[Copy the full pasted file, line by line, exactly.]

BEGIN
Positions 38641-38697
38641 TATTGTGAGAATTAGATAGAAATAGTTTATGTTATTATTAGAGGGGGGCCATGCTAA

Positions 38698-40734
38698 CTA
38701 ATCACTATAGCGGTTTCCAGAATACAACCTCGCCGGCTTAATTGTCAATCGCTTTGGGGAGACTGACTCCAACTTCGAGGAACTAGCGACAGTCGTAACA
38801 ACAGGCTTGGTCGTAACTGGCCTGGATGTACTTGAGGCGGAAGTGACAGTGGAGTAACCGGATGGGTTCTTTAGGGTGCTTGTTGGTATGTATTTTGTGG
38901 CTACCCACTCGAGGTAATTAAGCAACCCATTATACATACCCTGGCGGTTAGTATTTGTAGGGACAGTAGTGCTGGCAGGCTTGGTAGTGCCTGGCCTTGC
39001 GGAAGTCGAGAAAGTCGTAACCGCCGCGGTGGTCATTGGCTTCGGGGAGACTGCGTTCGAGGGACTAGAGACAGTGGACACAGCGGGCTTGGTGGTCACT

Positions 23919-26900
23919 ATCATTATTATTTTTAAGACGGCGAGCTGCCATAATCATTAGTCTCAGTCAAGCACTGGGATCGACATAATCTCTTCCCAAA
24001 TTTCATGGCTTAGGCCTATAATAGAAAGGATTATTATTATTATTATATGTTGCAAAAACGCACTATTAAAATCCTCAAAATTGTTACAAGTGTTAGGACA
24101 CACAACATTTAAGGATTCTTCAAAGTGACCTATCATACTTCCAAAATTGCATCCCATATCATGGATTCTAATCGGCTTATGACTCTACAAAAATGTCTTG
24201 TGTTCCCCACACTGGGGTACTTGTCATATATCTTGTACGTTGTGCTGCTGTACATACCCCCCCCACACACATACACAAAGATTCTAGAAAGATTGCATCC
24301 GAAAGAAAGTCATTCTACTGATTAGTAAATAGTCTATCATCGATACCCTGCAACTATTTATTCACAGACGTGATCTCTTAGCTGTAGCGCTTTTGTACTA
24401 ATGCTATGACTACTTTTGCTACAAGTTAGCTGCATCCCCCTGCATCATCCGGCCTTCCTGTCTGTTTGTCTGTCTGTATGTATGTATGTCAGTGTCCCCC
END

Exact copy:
Positions 38641-38697
38641 TATTGTGAGAATTAGATAGAAATAGTTTATGTTATTATTAGAGGGGGGCCATGCTAA

Positions 38698-40734
38698 CTA
38701 ATCACTATAGCGGTTTCCAGAATACAACCTCGCCGGCTTAATTGTCAATCGCTTTGGGGAGACTGACTCCAACTTCGAGGAACTAGCGACAGTCGTAACA
38801 ACAGGCTTGGTCGTAACTGGCCTGGATGTACTTGAGGCGGAAGTGACAGTGGAGTAACCGGATGGGTTCTTTAGGGTGCTTGTTGGTATGTATTTTGTGG
38901 CTACCCACTCGAGGTAATTAAGCAACCCATTATACATACCCTGGCGGTTAGTATTTGTAGGGACAGTAGTGCTGGCAGGCTTGGTAGTGCCTGGCCTTGC
39001 GGAAGTCGAGAAAGTCGTAACCGCCGCGGTGGTCATTGGCTTCGGGGAGACTGCGTTCGAGGGACTAGAGACAGTGGACACAGCGGGCTTGGTGGTCACT

Positions 23919-26900
23919 ATCATTATTATTTTTAAGACGGCGAGCTGCCATAATCATTAGTCTCAGTCAAGCACTGGGATCGACATAATCTCTTCCCAAA
24001 TTTCATGGCTTAGGCCTATAATAGAAAGGATTATTATTATTATTATATGTTGCAAAAACGCACTATTAAAATCCTCAAAATTGTTACAAGTGTTAGGACA
24101 CACAACATTTAAGGATTCTTCAAAGTGACCTATCATACTTCCAAAATTGCATCCCATATCATGGATTCTAATCGGCTTATGACTCTACAAAAATGTCTTG
24201 TGTTCCCCACACTGGGGTACTTGTCATATATCTTGTACGTTGTGCTGCTGTACATACCCCCCCCACACACATACACAAAGATTCTAGAAAGATTGCATCC
24301 GAAAGAAAGTCATTCTACTGATTAGTAAATAGTCTATCATCGATACCCTGCAACTATTTATTCACAGACGTGATCTCTTAGCTGTAGCGCTTTTGTACTA
24401 ATGCTATGACTACTTTTGCTACAAGTTAGCTGCATCCCCCTGCATCATCCGGCCTTCCTGTCTGTTTGTCTGTCTGTATGTATGTATGTCAGTGTCCCCC